Before immunization, measles neutralizing antibody titers were determined in 65 infants; 12 of the 23 6-month-old infants had detectable passive antibodies compared with seven of 20 9-month-old infants and none of 22 12-month-olds.
There were no statistical differences in measles geometric mean titers (GMTs) before vaccination when comparing 6-month-old and 9-month-old infants born to the oldest mothers (born before 1957; n=17) and the youngest mothers (born after 1963; n=13).
Only 10 of the 23 infants 6 months of age had seropositive titers after vaccination compared with 17 of the 20 infants 9 months old, and 21 of the 12-month-old infants.
In contrast, age-related differences were observed among infants who had no detectable passive antibodies by plaque reduction neutralization (PRN) assay prior to immunization. Among these infants, the measles GMTs after vaccination were lower in 6-month-old infants compared with 9-month-old infants and 12-month-old infants lacking detectable passive antibody prior to vaccination.
Six infants who had primary measles vaccine failure at 6 months of age or 9 months of age were evaluated for neutralizing antibodies up to two years after revaccination with M-M-R. According to the study results, their GMTs increased significantly from 4.7 to 403 (P=0.02).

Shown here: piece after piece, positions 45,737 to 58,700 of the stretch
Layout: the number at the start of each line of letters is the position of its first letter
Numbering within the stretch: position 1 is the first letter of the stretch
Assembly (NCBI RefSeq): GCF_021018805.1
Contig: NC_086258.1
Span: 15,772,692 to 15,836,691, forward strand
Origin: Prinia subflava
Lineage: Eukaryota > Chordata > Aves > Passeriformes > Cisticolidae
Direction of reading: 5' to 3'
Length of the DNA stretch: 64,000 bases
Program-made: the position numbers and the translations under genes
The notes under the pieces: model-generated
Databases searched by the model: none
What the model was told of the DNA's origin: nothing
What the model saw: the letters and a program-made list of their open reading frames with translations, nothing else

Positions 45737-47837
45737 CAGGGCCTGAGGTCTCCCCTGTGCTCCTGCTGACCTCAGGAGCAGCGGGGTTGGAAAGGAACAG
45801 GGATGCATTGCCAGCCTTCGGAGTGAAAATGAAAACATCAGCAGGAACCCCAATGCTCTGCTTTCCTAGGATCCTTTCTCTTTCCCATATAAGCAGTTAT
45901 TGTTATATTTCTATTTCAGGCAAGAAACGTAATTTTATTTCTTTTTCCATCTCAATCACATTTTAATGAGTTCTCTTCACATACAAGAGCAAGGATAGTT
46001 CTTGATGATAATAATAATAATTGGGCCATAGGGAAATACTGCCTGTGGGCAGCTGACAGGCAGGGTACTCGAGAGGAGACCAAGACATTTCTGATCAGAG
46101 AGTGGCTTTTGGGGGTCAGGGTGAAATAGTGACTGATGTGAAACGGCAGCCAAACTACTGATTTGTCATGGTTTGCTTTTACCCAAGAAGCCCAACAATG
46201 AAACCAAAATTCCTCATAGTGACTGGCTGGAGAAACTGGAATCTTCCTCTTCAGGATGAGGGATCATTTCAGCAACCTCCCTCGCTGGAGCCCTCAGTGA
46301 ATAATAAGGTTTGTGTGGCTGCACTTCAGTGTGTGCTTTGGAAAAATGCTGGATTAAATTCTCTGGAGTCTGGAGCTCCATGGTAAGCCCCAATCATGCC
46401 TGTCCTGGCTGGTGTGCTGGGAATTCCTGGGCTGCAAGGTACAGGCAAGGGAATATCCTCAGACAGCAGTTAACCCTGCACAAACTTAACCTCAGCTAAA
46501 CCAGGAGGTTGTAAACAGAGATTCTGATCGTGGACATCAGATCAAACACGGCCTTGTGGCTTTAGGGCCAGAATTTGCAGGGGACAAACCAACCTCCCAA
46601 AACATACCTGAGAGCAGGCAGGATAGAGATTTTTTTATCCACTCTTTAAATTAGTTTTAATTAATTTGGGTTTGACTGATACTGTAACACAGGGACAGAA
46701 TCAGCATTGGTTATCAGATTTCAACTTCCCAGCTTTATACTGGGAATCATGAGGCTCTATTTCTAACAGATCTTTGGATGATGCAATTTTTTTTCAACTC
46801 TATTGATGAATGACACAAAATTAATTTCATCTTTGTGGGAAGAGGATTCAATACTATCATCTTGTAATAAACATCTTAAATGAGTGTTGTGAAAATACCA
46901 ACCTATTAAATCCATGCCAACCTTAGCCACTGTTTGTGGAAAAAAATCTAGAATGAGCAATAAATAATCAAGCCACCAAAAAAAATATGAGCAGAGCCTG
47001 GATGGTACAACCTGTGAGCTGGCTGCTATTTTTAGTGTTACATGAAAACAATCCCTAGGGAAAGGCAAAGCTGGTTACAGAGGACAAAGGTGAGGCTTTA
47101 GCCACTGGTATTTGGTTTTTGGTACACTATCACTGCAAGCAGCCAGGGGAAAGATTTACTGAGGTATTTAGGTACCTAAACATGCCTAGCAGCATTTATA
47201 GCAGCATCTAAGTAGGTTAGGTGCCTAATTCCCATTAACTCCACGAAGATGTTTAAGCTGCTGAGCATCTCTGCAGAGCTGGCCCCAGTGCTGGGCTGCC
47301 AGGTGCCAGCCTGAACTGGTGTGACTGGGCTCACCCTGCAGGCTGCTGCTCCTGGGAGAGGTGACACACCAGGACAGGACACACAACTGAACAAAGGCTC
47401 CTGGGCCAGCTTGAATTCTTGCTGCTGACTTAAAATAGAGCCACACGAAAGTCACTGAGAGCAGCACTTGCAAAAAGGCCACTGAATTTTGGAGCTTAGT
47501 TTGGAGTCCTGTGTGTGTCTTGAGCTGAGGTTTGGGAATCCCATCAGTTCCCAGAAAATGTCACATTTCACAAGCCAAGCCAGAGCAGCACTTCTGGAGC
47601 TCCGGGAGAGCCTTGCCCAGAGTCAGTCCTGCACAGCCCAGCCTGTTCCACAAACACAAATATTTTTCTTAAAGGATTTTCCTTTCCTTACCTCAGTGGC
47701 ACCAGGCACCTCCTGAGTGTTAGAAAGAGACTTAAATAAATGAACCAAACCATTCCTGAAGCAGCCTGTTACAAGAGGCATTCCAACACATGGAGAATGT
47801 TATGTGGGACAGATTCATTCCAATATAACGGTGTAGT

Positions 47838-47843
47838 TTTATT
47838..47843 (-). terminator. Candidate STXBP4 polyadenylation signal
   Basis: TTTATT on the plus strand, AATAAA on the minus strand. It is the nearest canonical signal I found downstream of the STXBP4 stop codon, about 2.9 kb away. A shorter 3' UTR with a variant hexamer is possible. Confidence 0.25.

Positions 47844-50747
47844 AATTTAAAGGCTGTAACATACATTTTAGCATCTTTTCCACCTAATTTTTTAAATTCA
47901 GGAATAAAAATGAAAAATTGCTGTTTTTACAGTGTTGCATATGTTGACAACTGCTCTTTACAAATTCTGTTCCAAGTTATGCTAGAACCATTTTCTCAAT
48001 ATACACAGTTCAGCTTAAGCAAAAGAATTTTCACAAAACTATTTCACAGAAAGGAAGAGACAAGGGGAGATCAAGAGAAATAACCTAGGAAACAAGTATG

The seroconversion rate, defined as a fourfold rise in antibody titer, in the 6-month-old infants was only 67%, and only 36% of these infants achieved seroprotective neutralizing antibody titers of 120 or higher after vaccination, compared with 100% of 9- and 12-month-old infants lacking detectable passive antibody prior to vaccination.
The deficiency of the humoral immune response to measles vaccine among 6-month-old infants without detectable passive antibodies in this study, compared with that among 9- or 12-month-old infants, indicates that some component of the immune response to measles antigens undergoes maturation late in the first year of life.
This study also suggests that postnatal maturation of the immune system is also likely to restrict the immunogenicity of measles vaccine in 6-month-old infants. The next phase will be to determine the specific mechanism of why an infant's immune response does not work as well at 6 months of as 9 months of age.
Interference from passively acquired antibodies among infants younger than 12 months has been observed, according to the results. Mothers born before 1957 who had measles immunity from natural disease transferred more neutralizing antibodies to their infants than mothers with vaccine-induced immunity.
Because most women of childbearing age in the United States are now immunized against measles, infants lose measles neutralizing antibody sooner after birth and could benefit from measles vaccination before 12 months of age to provide active immunity against infection. "Eventually 9 months of age may be a good age to vaccinate for the first time," she said.
For your information:
- Gans HA, Arvin AM, Galinus J, et al. Deficiency of the humoral immune response to measles vaccine in infants immunized at age 6 months. JAMA 1998;280:527-531.